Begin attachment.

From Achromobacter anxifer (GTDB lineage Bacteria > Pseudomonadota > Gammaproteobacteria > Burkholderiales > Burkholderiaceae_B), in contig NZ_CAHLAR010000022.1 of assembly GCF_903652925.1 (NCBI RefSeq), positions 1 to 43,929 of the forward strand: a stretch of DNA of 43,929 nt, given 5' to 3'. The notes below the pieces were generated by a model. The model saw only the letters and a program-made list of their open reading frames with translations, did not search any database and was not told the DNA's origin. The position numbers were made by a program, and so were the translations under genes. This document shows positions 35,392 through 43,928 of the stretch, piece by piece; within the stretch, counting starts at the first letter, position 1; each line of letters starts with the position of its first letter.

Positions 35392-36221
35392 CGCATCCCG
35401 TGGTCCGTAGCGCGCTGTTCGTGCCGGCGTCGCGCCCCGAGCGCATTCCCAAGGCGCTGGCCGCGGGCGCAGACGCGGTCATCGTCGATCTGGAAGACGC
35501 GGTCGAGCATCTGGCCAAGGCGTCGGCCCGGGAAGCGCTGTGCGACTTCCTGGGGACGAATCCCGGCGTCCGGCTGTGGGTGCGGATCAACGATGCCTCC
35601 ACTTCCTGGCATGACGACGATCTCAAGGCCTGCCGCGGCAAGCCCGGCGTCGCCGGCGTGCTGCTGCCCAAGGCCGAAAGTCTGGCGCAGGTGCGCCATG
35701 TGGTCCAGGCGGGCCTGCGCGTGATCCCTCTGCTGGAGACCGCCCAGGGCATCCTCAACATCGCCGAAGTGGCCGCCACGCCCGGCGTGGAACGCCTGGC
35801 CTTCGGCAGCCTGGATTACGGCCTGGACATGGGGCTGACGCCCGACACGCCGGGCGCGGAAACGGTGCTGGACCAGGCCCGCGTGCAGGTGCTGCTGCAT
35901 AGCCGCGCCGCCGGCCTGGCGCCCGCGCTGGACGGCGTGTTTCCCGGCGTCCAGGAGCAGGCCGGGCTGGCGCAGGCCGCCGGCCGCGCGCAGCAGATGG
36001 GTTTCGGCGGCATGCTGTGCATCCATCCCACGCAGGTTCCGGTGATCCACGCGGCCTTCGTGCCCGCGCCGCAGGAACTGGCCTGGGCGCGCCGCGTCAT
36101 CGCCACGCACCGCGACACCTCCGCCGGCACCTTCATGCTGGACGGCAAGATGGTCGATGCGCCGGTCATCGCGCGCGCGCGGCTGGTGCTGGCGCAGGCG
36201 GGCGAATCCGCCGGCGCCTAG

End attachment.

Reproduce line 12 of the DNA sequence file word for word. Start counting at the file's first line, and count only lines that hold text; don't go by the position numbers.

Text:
36201 GGCGAATCCGCCGGCGCCTAG